Meet the Trail Crew: Tristan Rawlings
Tristan, how did you get involved with SMGA and the Trail Crew?
I got involved with SMGA and the Trail Crew after I started using all of the trails in San Marcos. I grew up in the country and always loved being outside so I would find myself going hiking and enjoying the trails several times a week my freshman year of college at Texas State. San Marcos is a big city to me so being able to get out in nature away from all the noise and people is very refreshing. I went one morning after signing up online and met everyone on the Trail Crew and now it has become something that I look forward to doing every week. I love being able to be a part of something that so many people in the community enjoy. All of the Trail Crew members are so knowledgeable about the outdoors, conservation, and all things hiking. It really is inspiring to see a group of people so dedicated to conservation in San Marcos. I have learned so much from everyone and look forward in taking part for years to come!
I understand you’re quite the table tennis player and this introduced you to an exciting new culture. Can you tell me about this?
I grew up playing table tennis with my father and fell in love with the sport. Because of this I met several Chinese friends and starting learning the language and culture of China. I have been learning Mandarin Chinese for several years now and have spent the last few summers traveling and going to school in China. I have been lucky enough to be able to go a do some hiking in China as well. Last summer I studied in Bejing for a semester and then was able to go on a two week hiking trip in a southern part of China! I am planning on returning next summer and I am taking Chinese classes at Texas State in the meantime.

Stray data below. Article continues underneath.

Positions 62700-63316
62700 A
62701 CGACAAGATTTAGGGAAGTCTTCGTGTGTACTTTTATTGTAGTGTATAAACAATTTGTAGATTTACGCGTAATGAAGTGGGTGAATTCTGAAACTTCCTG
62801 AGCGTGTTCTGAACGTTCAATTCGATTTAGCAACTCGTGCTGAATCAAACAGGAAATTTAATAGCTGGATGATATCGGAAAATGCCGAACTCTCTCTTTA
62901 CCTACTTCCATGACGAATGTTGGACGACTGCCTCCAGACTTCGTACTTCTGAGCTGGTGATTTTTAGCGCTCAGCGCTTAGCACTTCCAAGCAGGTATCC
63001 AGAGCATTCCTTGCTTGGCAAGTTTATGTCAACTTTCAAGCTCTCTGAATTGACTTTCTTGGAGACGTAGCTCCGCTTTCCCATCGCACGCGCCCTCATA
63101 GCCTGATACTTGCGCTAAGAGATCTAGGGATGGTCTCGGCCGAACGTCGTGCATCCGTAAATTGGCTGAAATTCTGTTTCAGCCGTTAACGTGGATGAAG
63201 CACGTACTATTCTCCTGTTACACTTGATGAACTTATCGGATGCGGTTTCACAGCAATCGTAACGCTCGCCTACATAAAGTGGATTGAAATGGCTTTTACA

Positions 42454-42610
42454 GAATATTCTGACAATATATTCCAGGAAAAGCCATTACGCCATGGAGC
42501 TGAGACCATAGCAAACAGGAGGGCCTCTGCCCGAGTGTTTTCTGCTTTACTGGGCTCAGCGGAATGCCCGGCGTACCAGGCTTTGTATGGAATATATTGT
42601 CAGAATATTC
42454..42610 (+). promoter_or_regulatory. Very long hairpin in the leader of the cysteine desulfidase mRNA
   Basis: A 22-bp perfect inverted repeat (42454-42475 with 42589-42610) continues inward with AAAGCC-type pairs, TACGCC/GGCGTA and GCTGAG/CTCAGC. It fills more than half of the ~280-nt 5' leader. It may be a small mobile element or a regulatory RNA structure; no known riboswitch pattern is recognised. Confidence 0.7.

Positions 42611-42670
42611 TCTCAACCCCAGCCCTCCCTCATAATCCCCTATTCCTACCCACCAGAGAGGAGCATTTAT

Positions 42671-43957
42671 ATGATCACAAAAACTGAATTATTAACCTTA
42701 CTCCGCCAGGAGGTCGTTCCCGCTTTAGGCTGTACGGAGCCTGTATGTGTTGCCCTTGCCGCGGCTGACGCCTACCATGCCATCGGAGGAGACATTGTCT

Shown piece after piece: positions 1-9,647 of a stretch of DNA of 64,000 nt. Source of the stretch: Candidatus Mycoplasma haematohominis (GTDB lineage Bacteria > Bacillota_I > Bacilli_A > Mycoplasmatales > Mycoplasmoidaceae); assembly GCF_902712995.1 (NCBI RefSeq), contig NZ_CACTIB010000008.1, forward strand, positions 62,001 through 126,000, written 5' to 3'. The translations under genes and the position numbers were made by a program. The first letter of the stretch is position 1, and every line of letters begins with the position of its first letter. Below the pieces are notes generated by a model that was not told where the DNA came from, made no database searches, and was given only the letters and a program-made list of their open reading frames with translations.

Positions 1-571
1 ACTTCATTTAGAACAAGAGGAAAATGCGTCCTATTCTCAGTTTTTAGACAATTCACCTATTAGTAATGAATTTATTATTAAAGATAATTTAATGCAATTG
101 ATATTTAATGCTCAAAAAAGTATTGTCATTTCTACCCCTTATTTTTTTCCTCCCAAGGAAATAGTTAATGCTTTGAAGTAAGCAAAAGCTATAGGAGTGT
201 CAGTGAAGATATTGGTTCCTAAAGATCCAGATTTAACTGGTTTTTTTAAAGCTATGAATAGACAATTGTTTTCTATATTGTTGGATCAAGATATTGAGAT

You are a bee keeper. What got you interested in this and can you say a few words about the risk of colony collapse?
I started beekeeping when I was 16 years old. My father and I were hunting for dove and we didn’t notice a feral beehive a few feet behind us. The angry bees chased us for several miles and my father even had to go to the emergency room with 100+ stings. After this I became interested in honeybees and bought my first beehives. As of now I own and operate Red’s BeeWorks LLC. I currently manage around 50 hives and provide live honeybee relocation, honey, and beeswax candles to my community. Honeybees have had a rough time recently and I believe the plight of the honeybee is man made. Colony collapse disorder is a real threat to honeybees because we don’t know exactly what causes it. Beekeepers find abandoned hives every year without a clue of what happened to the bees. I believe the root of the problem lies in harmful pesticides and herbicides. Something needs to change soon because honeybees are extremely important to the natural world and provide pollination for much of the food that we eat. Save the bees!